.-= Amy´s last blog post …Rosie-isms. =-.

  11. says

    I watched a documentary once about how we have disassociated ourselves with taste. They blindfolded people and then asked them to eat their “favorite” foods and the people suddenly did not like the taste. They had become so accustomed to eating the food without thinking about how it actually tasted – and they did not really like the food at all! So, if in doubt, so the blindfold test (or just close your eyes) and eat slow, and concentrate on the flavors.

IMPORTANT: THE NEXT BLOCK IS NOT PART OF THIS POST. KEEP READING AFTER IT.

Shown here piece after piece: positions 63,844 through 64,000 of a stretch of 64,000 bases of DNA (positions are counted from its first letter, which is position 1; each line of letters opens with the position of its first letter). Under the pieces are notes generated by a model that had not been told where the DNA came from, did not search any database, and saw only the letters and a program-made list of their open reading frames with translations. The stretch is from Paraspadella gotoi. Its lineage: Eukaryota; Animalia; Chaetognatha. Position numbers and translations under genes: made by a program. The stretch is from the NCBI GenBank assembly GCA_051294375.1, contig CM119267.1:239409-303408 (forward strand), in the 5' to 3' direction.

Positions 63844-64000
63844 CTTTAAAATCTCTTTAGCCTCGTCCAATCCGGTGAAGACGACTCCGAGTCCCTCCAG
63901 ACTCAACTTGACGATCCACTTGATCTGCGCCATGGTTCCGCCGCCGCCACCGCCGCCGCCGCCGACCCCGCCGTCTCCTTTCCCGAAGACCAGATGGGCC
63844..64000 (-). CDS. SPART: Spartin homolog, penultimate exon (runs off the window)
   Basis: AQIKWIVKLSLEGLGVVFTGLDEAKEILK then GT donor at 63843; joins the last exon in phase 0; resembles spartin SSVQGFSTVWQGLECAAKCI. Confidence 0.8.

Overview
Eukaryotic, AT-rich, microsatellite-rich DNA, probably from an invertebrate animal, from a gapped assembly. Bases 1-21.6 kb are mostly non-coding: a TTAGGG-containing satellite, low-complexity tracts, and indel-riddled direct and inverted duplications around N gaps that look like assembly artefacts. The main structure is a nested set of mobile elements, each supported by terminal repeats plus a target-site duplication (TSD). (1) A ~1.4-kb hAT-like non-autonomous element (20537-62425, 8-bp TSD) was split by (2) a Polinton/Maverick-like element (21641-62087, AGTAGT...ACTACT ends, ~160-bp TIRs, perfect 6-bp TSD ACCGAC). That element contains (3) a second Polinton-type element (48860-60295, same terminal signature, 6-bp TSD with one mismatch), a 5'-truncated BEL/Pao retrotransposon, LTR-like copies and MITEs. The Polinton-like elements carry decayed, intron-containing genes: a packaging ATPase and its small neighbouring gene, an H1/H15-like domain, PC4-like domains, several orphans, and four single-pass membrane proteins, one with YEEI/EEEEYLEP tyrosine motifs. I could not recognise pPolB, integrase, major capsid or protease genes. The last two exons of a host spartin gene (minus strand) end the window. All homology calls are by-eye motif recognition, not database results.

.-= Jon´s last blog post …The Top Websites To Help You Lose Weight =-.

  12. says

    You can definitely change your tastes. Many people may not know this, but your taste buds have a 3 week lifespan and constantly get regenerated. If you cut out processed foods in your diet, you will be able to diversify your tastes. You will enjoy tastes other than sweet and salty which processed foods give you. Even if you make this transition slowly, you will still get results.